This time of year, no matter what is happening around us, we are called to prepare our hearts to love anyway. We’re asked to open them up and to get ready to welcome Christ into the world. But more than that, we are called to love that world.

I was thinking about that last Sunday when I spent the afternoon with our confirmands. As you know, they had a bake sale during the open house earlier this month. That night they sold things they had made, and they made several hundred dollars. But the best part of the story is this: they didn’t keep a dime for themselves. Instead, last Sunday we went to the store to buy toys and other gifts for young people who otherwise wouldn’t have them this Christmas.

That’s the Confirmation class’s Christmas story. They are choosing to magnify God’s love for the world through their actions. And their story is one that can inspire all of us.

That’s because Christ still comes into this world. Christmas still happens. It didn’t just happen once, it happens all the time. Because Christmas may be about the story that we read. It may be about Mary and Joseph, and the baby and the manger, and no room at the inn. But that’s not the end of the story. The great Christmas story continues to play out, and the truly incredible thing is that you and I are invited onto the stage, and we even get to choose our own lines.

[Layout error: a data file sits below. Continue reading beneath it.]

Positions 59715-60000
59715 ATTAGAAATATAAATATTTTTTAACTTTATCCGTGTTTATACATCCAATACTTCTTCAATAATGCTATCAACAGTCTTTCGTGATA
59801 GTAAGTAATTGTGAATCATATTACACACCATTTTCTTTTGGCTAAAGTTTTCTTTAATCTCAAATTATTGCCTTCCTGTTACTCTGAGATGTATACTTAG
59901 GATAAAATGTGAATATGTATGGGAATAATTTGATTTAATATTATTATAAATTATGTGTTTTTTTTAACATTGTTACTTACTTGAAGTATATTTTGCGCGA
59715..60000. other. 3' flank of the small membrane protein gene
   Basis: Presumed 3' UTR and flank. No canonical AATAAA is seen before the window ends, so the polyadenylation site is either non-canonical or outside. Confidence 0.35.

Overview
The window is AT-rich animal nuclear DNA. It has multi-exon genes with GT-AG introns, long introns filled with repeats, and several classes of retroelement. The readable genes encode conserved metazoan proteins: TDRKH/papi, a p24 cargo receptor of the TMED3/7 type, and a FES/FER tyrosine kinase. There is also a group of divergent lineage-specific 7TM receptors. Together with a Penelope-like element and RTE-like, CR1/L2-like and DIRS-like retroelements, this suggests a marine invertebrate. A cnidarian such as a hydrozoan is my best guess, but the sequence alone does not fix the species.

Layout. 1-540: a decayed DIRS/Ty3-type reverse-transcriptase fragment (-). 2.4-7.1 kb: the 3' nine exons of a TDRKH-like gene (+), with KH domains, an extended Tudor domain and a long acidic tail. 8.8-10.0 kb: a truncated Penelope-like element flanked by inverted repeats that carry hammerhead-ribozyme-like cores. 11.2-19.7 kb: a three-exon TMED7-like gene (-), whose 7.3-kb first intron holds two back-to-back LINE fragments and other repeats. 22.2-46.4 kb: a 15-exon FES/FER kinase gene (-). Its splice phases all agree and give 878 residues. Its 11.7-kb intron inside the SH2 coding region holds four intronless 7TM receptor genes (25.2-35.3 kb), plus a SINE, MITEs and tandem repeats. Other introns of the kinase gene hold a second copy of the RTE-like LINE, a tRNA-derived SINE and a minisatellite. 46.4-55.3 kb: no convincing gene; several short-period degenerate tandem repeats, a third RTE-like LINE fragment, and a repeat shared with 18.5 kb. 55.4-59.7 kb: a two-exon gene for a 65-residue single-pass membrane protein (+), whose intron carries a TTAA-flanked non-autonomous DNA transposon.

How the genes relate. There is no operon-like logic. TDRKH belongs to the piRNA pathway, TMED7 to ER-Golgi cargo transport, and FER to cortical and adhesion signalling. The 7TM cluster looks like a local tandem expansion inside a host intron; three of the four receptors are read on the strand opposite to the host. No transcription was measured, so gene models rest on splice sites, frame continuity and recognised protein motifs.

And so, as we prepare for Christmas Eve just a few days from now, here’s the big question: What is your script going to say?

The confirmands, they wrote a pretty good Christmas story this year. One that will change them, and one that will change the world. It’s an example for all of us.

And my hope is that your script too is going to be full of the words and actions of one who wants to magnify God, and to live out Christmas. My hope is that it will be one of a person who has been transformed by the love of God, and who now wants to love the world because of God.

The Grinch, Scrooge, Charlie Brown, George Bailey, and all the rest…those are great stories. But so is yours. And this Christmas, if you really open your hearts to the love of Christ this year, then your story is about to get really good. I can’t wait to hear it. And neither can a world that could use some good stories right about now. Amen?